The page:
The breakdown of 323 laptops, tablets, desktops and mobile phones going missing in 2018-19, 2019-20 and 2020-21 included 123 tablets in the most recent year.
The estimated cost of the misplaced devices was pegged at £310,660.
The losses add expense to the FCA, which is funded entirely by the fees it charges to the firms it regulates.
Robert Sinclair, chief executive at the Association of Mortgage Intermediaries, said: “It seems beyond belief that one in ten employees could have lost their device or had it stolen in the last three years. It might be that when they gave all their employees tablet devices they did not work well and the only way to have it replaced was for it to be ‘lost or stolen’.
“In our meetings, their staff continue to have connectivity and camera issues that we do not find with our member firms. It seems to be something the senior team at the FCA need to address,” he added.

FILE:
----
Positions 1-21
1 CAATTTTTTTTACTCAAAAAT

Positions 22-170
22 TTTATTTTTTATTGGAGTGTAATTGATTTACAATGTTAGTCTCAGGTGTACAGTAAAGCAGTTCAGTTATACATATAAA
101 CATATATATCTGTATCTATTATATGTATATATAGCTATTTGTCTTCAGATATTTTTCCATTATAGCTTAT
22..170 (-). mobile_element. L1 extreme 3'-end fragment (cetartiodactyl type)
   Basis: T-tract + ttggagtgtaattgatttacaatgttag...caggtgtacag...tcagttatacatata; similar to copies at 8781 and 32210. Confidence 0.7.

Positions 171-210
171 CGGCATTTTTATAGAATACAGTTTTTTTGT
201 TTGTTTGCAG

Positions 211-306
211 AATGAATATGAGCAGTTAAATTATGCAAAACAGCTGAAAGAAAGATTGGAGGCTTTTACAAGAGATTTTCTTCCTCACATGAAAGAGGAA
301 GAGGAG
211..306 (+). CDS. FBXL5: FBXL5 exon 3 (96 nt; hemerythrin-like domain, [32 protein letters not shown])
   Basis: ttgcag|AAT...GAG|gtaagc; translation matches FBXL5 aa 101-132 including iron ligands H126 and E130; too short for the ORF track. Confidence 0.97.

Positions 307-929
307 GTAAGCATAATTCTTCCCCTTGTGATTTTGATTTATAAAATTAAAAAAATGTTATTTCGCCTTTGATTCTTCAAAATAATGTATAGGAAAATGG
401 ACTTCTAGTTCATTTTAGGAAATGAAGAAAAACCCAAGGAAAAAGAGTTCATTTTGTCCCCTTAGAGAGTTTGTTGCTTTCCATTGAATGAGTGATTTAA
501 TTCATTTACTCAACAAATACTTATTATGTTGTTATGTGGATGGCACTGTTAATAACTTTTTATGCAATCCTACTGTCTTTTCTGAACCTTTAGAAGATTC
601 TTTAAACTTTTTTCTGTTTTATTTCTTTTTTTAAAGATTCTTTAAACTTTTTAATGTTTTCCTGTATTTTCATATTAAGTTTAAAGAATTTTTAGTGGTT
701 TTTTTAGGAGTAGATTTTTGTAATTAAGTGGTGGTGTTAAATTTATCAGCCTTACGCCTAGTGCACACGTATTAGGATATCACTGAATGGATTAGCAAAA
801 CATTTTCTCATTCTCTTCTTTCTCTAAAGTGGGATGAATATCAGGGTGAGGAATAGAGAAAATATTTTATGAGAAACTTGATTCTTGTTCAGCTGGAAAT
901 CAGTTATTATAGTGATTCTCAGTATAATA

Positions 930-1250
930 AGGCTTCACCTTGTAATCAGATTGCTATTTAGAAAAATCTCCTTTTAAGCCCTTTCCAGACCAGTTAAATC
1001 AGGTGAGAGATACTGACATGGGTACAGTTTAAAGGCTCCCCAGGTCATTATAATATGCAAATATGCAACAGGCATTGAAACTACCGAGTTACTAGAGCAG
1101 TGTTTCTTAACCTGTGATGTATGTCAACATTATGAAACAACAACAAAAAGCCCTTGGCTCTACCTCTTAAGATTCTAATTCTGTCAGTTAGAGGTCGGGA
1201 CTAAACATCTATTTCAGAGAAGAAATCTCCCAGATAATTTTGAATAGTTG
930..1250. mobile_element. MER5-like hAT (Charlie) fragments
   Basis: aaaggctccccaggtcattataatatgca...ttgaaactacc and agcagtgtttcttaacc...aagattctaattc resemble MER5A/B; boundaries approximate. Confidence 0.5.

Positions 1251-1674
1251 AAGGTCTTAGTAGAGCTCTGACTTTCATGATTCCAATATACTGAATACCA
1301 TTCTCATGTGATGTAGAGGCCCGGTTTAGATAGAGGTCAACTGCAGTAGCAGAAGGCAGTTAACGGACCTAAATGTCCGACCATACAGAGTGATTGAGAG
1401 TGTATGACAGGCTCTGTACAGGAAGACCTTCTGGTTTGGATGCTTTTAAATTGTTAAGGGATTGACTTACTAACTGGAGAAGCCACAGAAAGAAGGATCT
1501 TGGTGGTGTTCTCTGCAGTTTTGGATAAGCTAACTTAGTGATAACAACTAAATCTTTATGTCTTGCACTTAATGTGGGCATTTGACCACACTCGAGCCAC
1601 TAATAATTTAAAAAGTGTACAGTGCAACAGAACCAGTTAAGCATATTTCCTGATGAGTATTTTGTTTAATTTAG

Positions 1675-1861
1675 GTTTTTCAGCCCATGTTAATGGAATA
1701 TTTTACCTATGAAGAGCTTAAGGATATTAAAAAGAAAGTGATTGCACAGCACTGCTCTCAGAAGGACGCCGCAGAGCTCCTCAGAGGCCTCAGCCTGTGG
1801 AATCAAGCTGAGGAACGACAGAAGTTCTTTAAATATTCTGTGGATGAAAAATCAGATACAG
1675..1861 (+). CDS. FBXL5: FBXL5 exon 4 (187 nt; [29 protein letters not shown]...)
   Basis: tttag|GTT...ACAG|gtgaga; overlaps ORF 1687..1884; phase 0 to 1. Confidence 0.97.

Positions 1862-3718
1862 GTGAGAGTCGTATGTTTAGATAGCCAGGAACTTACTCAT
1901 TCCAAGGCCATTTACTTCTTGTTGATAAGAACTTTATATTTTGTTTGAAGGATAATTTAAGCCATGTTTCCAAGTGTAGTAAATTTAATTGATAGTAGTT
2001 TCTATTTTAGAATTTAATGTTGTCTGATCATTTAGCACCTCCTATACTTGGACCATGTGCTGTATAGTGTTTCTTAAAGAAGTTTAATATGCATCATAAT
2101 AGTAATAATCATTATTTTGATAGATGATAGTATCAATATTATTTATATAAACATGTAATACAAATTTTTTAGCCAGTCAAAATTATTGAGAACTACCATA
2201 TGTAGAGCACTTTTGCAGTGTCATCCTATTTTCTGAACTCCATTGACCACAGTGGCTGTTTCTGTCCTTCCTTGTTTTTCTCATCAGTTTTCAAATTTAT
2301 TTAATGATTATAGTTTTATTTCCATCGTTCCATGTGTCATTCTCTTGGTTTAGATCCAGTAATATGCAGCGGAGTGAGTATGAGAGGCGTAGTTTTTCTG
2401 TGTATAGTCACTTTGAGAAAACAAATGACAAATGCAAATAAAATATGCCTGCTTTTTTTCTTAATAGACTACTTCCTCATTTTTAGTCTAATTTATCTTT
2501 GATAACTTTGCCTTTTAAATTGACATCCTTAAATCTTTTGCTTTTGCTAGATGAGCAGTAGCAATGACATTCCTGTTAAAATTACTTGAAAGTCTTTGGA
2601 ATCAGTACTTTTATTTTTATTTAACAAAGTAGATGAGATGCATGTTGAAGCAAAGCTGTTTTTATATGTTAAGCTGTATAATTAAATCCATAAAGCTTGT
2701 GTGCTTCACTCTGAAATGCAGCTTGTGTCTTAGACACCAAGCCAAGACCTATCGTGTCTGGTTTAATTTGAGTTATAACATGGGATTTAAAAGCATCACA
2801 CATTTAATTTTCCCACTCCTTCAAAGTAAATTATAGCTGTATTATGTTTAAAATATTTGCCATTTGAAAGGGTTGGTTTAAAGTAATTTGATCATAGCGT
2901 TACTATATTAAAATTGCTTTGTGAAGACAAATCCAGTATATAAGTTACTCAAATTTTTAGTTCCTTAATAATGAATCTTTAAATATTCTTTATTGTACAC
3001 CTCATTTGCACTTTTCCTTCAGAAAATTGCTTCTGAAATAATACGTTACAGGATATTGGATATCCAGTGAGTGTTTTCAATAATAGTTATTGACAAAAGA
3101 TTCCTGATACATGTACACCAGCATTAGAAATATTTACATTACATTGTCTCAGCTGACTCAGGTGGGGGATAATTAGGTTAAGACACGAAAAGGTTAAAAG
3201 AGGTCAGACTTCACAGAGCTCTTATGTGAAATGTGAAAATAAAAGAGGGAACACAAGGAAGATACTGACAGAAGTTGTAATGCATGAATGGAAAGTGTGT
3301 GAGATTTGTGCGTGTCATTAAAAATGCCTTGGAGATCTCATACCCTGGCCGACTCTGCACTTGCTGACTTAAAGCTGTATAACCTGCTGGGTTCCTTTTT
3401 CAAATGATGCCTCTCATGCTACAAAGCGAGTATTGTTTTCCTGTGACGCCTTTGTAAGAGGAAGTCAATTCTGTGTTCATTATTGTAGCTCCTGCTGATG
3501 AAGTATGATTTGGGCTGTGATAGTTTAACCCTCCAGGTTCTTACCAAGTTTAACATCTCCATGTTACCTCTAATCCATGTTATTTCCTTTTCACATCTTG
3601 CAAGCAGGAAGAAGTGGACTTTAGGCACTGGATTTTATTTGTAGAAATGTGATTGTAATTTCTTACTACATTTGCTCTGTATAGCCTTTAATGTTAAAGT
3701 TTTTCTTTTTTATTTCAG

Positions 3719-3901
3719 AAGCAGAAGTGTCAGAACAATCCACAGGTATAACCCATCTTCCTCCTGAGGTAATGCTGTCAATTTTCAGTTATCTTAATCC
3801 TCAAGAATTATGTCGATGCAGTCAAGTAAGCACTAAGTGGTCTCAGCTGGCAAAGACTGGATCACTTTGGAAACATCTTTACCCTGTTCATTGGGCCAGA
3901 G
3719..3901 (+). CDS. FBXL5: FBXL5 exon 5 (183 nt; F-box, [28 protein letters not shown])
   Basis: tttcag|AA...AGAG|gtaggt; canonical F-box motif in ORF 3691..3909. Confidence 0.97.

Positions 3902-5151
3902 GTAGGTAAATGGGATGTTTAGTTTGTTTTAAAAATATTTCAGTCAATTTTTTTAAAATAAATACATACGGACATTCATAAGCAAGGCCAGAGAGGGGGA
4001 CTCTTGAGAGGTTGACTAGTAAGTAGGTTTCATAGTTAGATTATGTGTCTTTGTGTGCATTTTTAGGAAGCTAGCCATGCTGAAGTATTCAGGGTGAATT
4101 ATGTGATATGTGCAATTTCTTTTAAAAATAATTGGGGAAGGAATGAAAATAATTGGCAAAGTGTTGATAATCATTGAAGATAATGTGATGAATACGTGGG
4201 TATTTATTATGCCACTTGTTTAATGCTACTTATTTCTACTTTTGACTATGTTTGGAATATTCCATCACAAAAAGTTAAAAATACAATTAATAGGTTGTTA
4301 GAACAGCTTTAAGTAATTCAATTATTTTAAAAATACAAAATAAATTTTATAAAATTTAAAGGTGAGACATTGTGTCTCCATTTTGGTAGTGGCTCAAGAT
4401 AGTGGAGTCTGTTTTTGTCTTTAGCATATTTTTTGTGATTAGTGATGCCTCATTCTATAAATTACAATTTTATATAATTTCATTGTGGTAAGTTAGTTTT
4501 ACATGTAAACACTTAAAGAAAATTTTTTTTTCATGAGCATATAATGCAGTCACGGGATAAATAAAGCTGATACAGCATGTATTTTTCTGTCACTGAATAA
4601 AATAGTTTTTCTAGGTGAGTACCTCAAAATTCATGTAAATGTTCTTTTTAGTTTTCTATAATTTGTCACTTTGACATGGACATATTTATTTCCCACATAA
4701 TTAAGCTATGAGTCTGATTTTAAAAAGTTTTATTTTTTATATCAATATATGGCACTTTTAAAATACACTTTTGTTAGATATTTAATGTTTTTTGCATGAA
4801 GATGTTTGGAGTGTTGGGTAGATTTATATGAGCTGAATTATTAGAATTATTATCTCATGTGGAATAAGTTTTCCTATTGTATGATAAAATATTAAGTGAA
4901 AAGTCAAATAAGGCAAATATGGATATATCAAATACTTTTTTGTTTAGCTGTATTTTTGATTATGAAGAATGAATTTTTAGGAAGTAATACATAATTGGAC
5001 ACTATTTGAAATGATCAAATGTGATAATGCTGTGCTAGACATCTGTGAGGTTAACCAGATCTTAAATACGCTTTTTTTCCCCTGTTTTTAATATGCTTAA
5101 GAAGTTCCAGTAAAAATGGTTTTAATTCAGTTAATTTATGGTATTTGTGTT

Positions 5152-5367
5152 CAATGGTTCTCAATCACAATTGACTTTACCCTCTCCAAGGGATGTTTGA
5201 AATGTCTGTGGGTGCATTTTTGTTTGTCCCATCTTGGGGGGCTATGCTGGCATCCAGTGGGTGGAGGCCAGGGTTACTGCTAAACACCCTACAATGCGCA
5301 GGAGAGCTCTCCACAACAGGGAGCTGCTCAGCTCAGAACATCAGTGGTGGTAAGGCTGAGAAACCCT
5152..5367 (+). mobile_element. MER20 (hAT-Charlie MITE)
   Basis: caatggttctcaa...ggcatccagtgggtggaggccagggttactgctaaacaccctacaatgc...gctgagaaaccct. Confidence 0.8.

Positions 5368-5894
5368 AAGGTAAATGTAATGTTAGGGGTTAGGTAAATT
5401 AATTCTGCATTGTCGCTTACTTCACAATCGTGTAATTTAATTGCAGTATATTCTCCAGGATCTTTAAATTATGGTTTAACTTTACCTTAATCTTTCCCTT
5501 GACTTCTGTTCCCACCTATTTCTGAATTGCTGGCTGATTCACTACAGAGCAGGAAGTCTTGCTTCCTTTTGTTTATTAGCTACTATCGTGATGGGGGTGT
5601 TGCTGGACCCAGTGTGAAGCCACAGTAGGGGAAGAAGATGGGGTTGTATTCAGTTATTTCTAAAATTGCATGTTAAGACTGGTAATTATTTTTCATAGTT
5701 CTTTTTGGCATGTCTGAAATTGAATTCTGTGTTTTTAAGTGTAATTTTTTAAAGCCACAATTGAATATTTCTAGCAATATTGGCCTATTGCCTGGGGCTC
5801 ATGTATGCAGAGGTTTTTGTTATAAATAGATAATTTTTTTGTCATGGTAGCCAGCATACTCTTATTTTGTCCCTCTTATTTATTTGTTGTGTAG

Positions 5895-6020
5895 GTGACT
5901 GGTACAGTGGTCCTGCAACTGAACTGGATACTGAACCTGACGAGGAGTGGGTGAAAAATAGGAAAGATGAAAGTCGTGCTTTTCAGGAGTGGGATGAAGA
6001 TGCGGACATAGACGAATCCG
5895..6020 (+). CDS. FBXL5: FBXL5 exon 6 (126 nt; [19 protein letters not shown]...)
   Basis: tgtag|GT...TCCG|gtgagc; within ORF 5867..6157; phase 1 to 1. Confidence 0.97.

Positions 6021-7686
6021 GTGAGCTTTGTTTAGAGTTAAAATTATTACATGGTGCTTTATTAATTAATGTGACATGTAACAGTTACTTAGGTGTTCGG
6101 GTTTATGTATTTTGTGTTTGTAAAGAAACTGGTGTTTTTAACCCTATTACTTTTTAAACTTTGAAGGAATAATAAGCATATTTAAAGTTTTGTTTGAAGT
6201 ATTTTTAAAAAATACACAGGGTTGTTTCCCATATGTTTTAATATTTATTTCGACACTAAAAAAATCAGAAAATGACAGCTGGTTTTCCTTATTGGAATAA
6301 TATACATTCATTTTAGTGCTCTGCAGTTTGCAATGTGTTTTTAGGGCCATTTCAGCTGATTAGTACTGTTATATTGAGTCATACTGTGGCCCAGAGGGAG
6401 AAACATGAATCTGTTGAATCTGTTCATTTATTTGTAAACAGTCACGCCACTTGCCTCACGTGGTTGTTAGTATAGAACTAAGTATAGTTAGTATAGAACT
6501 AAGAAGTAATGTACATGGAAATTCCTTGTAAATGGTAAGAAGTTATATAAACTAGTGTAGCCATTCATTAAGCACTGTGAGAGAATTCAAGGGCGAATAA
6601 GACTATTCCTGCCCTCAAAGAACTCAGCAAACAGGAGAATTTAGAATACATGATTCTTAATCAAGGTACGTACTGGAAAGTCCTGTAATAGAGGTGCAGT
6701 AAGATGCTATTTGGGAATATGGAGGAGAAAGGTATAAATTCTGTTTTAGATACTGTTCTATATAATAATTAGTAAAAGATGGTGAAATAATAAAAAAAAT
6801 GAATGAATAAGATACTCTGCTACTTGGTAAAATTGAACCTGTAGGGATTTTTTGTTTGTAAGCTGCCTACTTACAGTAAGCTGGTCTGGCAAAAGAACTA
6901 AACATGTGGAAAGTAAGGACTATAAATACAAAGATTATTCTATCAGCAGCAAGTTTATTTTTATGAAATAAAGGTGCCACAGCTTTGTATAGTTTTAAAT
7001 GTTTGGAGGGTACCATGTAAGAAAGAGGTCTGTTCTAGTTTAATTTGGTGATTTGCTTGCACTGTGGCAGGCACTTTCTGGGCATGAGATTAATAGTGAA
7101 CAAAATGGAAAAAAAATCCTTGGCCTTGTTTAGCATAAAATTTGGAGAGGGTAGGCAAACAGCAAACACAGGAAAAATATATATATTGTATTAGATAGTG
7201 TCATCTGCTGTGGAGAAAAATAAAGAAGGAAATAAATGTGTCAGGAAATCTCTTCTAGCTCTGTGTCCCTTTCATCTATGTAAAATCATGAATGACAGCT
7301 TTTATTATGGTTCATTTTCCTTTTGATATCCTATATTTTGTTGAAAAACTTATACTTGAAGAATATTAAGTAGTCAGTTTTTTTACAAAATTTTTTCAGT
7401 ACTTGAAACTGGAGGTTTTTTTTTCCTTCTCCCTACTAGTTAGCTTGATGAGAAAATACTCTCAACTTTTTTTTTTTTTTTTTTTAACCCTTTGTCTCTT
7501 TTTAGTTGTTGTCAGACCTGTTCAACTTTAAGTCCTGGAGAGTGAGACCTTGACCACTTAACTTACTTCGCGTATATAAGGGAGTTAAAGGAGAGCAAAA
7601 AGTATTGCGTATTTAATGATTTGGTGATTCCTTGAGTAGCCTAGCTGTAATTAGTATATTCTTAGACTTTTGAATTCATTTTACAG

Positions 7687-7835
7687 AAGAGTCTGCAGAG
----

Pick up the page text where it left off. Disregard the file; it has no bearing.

The AMI warned last month that the rising cost of regulation to broking firms could force some brokers to exit the market. The slew of increases included changes to periodic and application fees, a new levy on principle firms for appointed representatives, rises to Financial Ombudsman Service levies and case fees and increases to the Financial Services Compensation Scheme levy.
Additionally, lost electronic devices represent potential data security breaches.
The FCA said: “We have strong security measures in place to ensure that data is protected in the event that a device is lost or stolen, including Bring Your Own Devices. We use encryption to protect information on FCA devices and two-factor authentication to ensure only authorised individuals can access the FCA’s network. We have clear processes to ensure losses are reported in a timely manner and access to the FCA network through that device is revoked remotely as soon as a loss is reported.”
It added: “Staff are also trained to not store sensitive data on their devices, to minimise the risk of data being exposed.”
Donal Blaney, founder of Griffin Law, the niche litigation firm which submitted the Freedom of Information request, said: “There can be no excuse for such carelessness by FCA staff with such expensive gadgets.”
The FCA has a duty to report certain incidents to the Information Commissioner within 72 hours under data protection rules.